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Minnesota historic bridge collapses

A collapse of a derelict historic bridge which spanned between Dakota county and Washington county in Minnesota has hastened plans for its removal.

Built in 1894, the Rock Island Swing Bridge was the longest swing span bridge in the world at that time and is claimed to be the only remaining swing bridge in the US that was uniquely constructed to carry trains on an upper level deck and passenger traffic on the lower level deck.

Two weeks ago a section of the eastern portion of the swing bridge, around 60m in length, collapsed.

The bridge had been closed to all use since 1999, but Dakota and Washington County officials have been considering whether the bridge could be reused as a pedestrian walkway or whether it should be removed.

Now it is likely that the plans to remove the structure will be accelearated, according to Dakota county officials.

"The bridge is property of the State of Minnesota," said Dakota County’s transportation director Mark Krebsbach. "Decisions on how to proceed will ultimately be made by the State. This may accelerate planning for disposition of the bridge."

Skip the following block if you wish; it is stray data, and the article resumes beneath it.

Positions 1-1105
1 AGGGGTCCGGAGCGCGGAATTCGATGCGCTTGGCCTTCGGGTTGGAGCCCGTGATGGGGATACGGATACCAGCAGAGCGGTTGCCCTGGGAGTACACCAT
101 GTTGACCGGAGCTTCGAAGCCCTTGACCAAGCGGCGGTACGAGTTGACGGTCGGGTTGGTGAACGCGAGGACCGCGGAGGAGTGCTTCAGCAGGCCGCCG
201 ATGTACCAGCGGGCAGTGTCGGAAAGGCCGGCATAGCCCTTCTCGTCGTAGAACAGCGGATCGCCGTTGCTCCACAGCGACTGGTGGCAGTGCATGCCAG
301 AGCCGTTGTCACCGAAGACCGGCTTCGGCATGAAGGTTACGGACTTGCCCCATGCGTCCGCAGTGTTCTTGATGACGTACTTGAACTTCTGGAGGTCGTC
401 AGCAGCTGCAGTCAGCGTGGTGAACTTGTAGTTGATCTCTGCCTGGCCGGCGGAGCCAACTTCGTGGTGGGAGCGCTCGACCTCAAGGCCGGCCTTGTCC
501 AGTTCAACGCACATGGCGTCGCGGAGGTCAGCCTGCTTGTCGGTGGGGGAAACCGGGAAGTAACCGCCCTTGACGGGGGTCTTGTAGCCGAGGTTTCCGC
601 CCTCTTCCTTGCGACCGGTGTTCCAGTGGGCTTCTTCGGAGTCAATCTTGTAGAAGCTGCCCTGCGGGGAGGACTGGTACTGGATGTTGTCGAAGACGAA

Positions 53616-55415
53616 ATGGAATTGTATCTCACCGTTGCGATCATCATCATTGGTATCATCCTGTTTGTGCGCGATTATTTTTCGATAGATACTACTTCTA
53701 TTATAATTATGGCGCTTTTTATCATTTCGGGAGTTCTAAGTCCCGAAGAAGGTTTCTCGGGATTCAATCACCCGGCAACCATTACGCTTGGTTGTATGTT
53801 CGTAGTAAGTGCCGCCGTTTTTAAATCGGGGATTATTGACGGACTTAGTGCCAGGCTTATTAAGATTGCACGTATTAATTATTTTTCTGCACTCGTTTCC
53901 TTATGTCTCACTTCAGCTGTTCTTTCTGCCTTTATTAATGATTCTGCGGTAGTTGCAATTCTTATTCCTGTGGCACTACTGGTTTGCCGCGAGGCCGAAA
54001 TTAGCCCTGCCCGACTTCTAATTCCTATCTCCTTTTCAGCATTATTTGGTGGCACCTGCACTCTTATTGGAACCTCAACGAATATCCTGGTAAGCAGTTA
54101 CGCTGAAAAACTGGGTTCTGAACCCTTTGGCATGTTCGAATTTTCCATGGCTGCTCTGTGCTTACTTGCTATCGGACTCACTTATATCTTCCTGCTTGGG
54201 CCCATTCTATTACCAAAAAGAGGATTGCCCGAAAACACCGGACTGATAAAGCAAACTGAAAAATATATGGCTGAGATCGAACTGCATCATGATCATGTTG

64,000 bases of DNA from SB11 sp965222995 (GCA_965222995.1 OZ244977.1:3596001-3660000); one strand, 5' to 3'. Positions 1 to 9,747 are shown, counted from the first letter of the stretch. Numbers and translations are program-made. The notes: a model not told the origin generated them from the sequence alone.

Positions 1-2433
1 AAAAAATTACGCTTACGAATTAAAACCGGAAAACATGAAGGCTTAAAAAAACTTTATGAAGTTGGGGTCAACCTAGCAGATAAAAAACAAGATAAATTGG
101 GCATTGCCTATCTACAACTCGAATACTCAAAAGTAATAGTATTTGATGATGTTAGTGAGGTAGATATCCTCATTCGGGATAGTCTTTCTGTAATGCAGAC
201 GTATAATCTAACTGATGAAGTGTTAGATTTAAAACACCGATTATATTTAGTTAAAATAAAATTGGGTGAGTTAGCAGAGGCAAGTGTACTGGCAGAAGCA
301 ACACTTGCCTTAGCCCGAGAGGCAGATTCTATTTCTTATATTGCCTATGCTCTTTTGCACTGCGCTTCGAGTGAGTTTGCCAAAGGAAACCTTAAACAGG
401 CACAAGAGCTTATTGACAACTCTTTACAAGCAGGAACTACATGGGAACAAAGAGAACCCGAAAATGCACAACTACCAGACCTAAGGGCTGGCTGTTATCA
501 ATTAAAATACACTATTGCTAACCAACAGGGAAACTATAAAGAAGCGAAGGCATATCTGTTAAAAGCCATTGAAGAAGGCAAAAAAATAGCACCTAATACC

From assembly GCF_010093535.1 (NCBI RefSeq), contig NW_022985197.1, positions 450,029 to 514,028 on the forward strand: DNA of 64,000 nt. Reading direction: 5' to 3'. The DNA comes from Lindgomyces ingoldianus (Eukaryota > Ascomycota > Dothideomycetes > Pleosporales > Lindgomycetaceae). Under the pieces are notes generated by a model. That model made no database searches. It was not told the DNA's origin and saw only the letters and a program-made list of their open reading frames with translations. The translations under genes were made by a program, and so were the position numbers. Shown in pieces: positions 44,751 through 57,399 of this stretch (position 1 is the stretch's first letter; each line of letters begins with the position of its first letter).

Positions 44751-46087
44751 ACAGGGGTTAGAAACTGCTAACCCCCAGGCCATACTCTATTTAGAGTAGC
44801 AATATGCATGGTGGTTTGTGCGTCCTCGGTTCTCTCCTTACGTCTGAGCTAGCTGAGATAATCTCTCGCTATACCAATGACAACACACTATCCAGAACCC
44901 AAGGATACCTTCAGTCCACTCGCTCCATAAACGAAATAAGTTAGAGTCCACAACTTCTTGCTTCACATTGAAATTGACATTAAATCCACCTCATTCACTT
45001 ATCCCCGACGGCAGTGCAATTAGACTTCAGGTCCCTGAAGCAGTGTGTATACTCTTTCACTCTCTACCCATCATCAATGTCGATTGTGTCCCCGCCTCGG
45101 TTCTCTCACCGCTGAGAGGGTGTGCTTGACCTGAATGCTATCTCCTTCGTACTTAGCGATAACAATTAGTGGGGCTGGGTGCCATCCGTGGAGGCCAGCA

Representatives from Minnesota Department of Transport, Washington County and Dakota County have concluded that the collapse was due to severe corrosion at the connection between the pier columns and the primary girders supporting the roadway.

"The structural condition of the bridge is very poor. This lead to the bridge being closed to traffic in 1999," said Krebsbach. "The structure has continued to deteriorate since that time prompting the planning for potential removal. However, there were no clear indications of imminent failure."

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